Methods to Prevent Bridge Strikes by Trucks/Bridge Strike Challenges, Prevention, Mitigation Strategies and Best Practices

The objectives of this research are to (1) develop guidance for state departments of transportation (DOTs) to individually and collaboratively prevent bridge strikes and (2) create an accessible, readable summary of how state DOTs are addressing bridge strikes through engineering, technology, enforcement, education, and collaboration. Bridge strikes inflict serious damage to trucks and highway structures, cause injuries and fatalities in initial and secondary crashes, impose costly delays and detours on other highway users, and require expensive incident response from highway owners and public safety agencies. Attempts to prevent bridge strikes—including signing, lighting, height detection systems, and actuated warning devices—have achieved only limited success. Lack of comprehensive information on bridge strikes contributes further to the problem. By one estimate, more than 3,200 bridge strikes occurred during the period of 2007 – 2017 at a cost approaching of $1 billion, but this estimate does not include all states. Many bridge strike collisions are unreported and may go undetected until the next scheduled bridge inspection. Even reported collisions may not be reported as bridge strikes, because no standard “check box” exists on crash report forms. Lack of information limits understanding of the frequency, impact, causation, and potential mitigation of bridge strikes. Trucks that exceed the posted clearance of a bridge over a roadway can strike the bridge, setting off a chain reaction of damage and danger: (1) the oversized vehicle can be damaged or suddenly stopped and pose a safety risk to other vehicles; (2) the impact to the bridge can damage or destroy part of the bridge structure, causing falling debris or structural damage that affects other vehicles; (3) response (removal of the truck and bridge debris) and recovery (bridge inspection and emergency repairs) after the bridge strike incident can cause significant delays and congestion, which can lead to higher risks of additional crashes; and (4) bridge repairs and reconstruction can be expensive and limit the usefulness of the bridge structure for other traffic (road or rail) and of the roadway under the bridge during the repair process. The mismatch of truck sizes and bridge clearances can be the result of a number of circumstances: (1) Bridge clearances on state or national freight network roadways can be less than a state’s minimum design standards (there is no federal limit on truck heights), which can affect trucks operating within state legal size limits; (2) Permitted oversize (and/or overweight) trucks can fail to observe routing restrictions and posted clearance signage; (3) Legally sized trucks can malfunction or loads can come loose and trucks can strike a bridge without the driver being aware of the problem; and/or (4) Posted bridge clearances can be inaccurate due to successive pavement overlays on the roadway under the bridge or to modifications to the bridge structure. This research would equip state DOTs to learn from a comprehensive assessment of bridge strike strategies, beyond a bridge-by-bridge protection approach. This research would allow states to learn from each other before a high profile, high consequence bridge strike incident compels a more restrictive regulatory response for all states.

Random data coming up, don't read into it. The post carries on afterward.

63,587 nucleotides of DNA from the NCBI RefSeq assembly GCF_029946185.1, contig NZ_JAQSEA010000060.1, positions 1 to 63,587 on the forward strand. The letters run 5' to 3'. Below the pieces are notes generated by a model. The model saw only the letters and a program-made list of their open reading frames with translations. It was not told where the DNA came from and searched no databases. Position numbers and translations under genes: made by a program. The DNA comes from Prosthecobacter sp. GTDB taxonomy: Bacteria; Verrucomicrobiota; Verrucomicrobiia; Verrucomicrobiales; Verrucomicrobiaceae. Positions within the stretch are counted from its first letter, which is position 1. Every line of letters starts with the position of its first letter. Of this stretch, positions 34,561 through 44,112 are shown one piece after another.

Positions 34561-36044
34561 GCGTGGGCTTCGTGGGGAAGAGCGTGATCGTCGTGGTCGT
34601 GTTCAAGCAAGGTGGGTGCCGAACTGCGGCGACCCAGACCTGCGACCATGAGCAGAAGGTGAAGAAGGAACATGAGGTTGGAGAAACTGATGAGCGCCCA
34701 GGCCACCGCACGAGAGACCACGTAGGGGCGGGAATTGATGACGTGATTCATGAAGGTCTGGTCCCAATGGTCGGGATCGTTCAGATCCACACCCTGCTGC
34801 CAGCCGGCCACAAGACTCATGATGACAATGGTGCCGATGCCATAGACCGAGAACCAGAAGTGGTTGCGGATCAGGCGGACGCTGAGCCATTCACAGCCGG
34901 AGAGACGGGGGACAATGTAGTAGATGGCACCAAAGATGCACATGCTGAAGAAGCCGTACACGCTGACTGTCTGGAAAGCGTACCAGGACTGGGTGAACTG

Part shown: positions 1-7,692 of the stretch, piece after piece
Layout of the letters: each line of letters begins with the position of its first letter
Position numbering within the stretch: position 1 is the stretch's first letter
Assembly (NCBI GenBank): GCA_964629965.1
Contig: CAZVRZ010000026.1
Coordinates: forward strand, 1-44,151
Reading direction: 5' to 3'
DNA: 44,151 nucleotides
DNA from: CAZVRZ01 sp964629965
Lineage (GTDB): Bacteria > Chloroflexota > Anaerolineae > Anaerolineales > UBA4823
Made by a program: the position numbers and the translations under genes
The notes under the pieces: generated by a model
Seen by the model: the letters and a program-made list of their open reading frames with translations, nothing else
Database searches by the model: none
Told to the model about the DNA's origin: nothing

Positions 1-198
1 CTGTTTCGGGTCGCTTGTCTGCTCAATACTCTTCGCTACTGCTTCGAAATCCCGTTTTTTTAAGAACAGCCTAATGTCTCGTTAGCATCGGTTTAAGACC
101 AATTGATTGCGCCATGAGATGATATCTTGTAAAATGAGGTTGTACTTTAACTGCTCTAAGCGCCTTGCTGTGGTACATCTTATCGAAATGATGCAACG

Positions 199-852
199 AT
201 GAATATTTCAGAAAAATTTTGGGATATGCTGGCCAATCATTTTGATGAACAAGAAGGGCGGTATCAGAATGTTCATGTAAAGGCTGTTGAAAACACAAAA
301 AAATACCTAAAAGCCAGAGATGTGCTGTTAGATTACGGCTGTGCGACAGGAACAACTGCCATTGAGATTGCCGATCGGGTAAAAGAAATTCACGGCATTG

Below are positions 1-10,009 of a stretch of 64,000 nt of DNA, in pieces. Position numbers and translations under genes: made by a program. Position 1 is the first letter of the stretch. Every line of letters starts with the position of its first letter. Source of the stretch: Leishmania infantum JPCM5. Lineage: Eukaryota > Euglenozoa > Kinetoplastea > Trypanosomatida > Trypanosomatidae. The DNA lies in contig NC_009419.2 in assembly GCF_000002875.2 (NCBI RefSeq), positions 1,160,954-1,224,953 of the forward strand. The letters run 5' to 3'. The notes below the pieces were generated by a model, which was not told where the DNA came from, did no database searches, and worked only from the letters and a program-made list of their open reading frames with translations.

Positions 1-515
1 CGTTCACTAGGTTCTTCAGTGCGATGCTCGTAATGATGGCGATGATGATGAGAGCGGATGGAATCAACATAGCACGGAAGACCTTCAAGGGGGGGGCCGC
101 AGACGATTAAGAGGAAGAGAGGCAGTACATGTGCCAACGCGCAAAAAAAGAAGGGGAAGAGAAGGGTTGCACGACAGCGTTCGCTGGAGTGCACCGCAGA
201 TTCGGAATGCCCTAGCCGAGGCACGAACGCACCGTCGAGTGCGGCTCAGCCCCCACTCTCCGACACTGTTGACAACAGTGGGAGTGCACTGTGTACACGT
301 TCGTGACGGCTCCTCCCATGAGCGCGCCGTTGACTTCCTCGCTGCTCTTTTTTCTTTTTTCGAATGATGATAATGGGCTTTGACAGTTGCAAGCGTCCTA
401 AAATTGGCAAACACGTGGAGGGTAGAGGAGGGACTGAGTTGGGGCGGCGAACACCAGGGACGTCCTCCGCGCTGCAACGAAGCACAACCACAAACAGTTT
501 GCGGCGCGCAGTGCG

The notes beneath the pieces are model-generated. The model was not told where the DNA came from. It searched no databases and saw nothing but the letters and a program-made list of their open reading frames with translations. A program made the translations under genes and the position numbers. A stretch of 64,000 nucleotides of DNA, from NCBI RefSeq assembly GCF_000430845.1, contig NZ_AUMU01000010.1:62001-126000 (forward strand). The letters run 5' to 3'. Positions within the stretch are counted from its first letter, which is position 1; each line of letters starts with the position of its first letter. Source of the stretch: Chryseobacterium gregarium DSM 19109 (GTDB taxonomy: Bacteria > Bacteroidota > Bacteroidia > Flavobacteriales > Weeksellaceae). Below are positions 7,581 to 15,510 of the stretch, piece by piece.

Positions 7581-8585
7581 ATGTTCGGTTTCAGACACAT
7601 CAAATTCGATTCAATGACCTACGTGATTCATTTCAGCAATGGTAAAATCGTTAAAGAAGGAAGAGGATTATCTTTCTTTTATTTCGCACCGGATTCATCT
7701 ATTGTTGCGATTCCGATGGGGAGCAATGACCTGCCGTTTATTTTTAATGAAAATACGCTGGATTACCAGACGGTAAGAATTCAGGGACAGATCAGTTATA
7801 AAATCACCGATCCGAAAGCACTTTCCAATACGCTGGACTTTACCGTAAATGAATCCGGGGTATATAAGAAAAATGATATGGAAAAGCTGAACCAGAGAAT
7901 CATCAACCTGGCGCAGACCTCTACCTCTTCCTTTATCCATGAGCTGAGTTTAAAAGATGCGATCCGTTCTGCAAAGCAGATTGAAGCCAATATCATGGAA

Language

  • English

Project

  • Status: Proposed
  • Funding: $400000
  • Contract Numbers:

    Project 08-139

  • Sponsor Organizations:

    National Cooperative Highway Research Program

    Transportation Research Board
    500 Fifth Street, NW
    Washington, DC  United States  20001

    American Association of State Highway and Transportation Officials (AASHTO)

    444 North Capitol Street, NW
    Washington, DC  United States  20001

    Federal Highway Administration

    1200 New Jersey Avenue, SE
    Washington, DC  United States  20590
  • Project Managers:

    Dekelbab, Waseem

  • Start Date: 20200811
  • Expected Completion Date: 0
  • Actual Completion Date: 0

Subject/Index Terms

Filing Info

  • Accession Number: 01739642
  • Record Type: Research project
  • Source Agency: Transportation Research Board
  • Contract Numbers: Project 08-139
  • Files: TRB, RiP
  • Created Date: May 18 2020 3:05PM